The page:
I think the confusion is, as far as your score, pay if all off except a small amount (1-4% for best score) BEFORE your closing date (the date your statement is generated) THEN pay it off in full right away so you don't pay any interest once your statement posts.


This will give you the best score without you paying interest.

HeyChrisBaker
 
Posts: 1
Joined: Mon Mar 10, 2014 4:59 am
Location: Manhattan, NY

Postby HeyChrisBaker » Mon Mar 10, 2014 5:01 am

JoDa is EXACTLY right on how this should be done. Kudos

takeshi
Centurion Member
Centurion Member
 
Posts: 1741
Joined: Wed Jun 05, 2013 3:12 pm
Location: US

Postby takeshi » Mon Mar 10, 2014 7:22 am

ALZYMER wrote:I have a secured Cap One credit card and I have been advised to leave a few dollars outstanding every month to build up my credit score faster instead of paying it off in full every month. Is this good advice?

The utilization advice is in regard to reported balance, not carried balance. Paying in full doesn't mean that you're reporting a 0 balance. Balances are generally reported at statement end. They are not reported on your payment due date.

MemberSince99
Centurion Member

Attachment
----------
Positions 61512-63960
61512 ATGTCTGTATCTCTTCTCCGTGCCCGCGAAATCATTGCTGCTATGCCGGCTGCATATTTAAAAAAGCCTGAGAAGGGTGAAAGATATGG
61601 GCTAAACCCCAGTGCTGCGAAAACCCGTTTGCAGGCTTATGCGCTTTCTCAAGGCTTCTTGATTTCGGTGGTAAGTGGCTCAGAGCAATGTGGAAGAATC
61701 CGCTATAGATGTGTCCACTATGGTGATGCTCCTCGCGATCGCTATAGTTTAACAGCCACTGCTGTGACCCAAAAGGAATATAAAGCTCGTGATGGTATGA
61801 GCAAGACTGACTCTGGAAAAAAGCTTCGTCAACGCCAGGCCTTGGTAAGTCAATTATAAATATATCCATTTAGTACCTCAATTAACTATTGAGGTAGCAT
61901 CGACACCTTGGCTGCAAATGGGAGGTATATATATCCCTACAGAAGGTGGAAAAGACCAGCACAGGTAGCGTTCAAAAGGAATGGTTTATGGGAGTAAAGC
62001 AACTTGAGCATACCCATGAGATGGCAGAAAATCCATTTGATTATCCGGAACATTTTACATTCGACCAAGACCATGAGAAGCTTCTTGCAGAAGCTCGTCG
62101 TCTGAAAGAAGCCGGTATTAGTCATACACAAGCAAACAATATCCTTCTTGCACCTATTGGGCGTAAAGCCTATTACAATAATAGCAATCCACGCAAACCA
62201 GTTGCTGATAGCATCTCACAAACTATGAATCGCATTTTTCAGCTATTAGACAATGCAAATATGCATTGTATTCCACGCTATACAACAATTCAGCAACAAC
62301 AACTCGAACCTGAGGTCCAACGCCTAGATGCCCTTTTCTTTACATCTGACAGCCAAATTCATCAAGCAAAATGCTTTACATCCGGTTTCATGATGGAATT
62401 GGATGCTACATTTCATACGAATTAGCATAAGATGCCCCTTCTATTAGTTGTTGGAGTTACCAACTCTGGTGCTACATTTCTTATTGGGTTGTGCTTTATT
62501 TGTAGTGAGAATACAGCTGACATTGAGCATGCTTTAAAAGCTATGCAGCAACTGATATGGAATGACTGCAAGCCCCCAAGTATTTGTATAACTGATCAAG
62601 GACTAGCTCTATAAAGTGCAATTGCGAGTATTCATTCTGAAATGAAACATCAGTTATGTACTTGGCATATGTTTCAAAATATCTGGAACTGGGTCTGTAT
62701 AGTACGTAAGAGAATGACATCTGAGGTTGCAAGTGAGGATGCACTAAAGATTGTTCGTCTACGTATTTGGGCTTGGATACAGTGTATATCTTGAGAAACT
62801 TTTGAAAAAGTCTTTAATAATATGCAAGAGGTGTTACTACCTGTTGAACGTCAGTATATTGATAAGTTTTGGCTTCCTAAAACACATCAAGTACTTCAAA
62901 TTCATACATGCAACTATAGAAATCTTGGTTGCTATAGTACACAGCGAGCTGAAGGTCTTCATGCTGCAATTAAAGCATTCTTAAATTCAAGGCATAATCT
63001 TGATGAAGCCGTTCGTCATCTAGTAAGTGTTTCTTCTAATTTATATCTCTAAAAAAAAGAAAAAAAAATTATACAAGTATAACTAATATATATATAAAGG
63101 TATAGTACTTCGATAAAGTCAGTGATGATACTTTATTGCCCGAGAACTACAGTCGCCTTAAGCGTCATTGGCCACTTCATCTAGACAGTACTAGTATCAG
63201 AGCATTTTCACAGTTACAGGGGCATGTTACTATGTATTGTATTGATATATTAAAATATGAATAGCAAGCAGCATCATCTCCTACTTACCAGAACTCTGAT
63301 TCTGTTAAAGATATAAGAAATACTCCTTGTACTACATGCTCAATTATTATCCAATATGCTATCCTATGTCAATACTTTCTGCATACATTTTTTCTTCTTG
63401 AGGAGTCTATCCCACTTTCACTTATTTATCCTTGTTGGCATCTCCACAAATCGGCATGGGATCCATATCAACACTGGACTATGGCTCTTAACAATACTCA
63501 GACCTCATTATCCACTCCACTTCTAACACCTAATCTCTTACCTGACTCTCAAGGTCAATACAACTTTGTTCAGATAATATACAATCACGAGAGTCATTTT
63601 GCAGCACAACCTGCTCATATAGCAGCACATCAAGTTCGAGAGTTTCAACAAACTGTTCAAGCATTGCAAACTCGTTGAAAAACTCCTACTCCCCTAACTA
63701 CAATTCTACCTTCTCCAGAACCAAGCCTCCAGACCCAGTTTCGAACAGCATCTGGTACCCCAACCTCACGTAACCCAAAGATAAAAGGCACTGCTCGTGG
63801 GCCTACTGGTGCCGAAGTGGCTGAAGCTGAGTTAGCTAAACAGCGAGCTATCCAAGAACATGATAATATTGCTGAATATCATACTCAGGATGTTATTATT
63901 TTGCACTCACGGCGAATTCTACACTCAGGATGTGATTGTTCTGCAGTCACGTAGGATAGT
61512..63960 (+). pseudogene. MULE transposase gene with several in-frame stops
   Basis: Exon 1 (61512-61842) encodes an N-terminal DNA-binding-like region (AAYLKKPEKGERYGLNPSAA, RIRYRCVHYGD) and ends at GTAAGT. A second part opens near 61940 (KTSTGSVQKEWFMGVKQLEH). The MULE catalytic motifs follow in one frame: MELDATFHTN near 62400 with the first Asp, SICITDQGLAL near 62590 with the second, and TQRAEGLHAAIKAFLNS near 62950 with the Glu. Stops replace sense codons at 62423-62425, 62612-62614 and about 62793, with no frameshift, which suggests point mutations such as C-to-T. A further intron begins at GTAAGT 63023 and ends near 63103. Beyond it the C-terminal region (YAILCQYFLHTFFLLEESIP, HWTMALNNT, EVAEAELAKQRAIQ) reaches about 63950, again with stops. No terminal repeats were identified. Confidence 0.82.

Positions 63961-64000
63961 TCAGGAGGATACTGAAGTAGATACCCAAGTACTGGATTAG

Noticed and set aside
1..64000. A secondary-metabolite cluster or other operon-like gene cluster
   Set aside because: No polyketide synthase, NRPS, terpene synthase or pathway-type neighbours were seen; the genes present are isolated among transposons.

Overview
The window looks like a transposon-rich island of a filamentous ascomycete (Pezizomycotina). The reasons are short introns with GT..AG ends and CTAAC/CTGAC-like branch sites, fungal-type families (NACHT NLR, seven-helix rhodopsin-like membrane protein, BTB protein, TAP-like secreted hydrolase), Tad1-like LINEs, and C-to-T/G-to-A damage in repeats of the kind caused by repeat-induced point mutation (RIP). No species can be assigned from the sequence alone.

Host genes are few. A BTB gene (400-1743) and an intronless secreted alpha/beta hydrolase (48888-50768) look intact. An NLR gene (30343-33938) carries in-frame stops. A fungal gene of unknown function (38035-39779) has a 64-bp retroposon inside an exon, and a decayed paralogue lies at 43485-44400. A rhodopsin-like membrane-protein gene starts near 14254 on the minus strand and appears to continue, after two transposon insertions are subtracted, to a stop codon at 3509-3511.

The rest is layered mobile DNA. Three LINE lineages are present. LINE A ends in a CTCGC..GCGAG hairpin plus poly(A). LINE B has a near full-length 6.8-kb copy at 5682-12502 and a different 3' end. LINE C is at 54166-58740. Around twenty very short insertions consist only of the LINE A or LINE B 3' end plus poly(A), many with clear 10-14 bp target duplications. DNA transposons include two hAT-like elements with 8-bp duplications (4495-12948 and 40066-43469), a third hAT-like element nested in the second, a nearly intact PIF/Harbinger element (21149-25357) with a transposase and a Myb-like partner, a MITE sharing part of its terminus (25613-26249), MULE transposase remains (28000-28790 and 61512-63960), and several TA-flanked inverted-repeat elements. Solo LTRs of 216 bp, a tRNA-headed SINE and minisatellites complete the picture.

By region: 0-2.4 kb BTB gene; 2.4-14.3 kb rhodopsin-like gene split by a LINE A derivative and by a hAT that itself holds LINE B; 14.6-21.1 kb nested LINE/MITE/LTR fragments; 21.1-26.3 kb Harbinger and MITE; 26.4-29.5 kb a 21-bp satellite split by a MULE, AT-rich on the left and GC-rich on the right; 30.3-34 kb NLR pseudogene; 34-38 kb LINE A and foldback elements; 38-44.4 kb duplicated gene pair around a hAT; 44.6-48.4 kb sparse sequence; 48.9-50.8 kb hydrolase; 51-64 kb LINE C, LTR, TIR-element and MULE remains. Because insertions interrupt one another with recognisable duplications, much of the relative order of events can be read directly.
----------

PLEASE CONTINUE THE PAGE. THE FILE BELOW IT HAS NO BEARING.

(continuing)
Centurion Member
 
Posts: 4913
Joined: Sun May 20, 2012 4:35 pm
Location: WI

Postby MemberSince99 » Mon Mar 10, 2014 4:48 pm

takeshi wrote:The utilization advice is in regard to reported balance, not carried balance. Paying in full doesn't mean that you're reporting a 0 balance. Balances are generally reported at statement end. They are not reported on your payment due date.




In my opinion, doing it that way (on the payment due date), along with giving how much the total spent on the card during the billing cycle was, would be a better way of doing it. The current system basically begs to be gamed for scoring purposes. Why not just make it easier and show true utilization as well as usage.

JoDa
Centurion Member
Centurion Member
 
Posts: 235
Joined: Tue Mar 12, 2013 10:10 pm
Location: United States

Postby JoDa » Mon Mar 10, 2014 11:09 pm

I have to disagree with you a little there, Member. Utilization shows how much you *owe,* usage shows only that you spent the money. I, and probably most of you, put all expenses possible on my cards for points. I always have the money, I'm just spending it through a different method (CC versus debit card, cash, and checks). Telling another potential lender "psst, she spends $2K/month on her card," is immaterial to how much I *owe* (which is nothing, and I can make my report say that if DTI is going to be examined). I suppose that's "gaming" to an extent, but I wouldn't want to have to totally stop using my cards for a long time (6 months, a year?) before major credit purposes to *additionally* show I don't *use* them, beyond not *owing* anything on them. If they went this route, then I'd also like to see a "carried balance" reported...that is, what I ultimately paid interest on. That seems fair enough...I spent X, owe 0, and paid no interest. That at least lets the lender truly see that I'm managing my cash flow.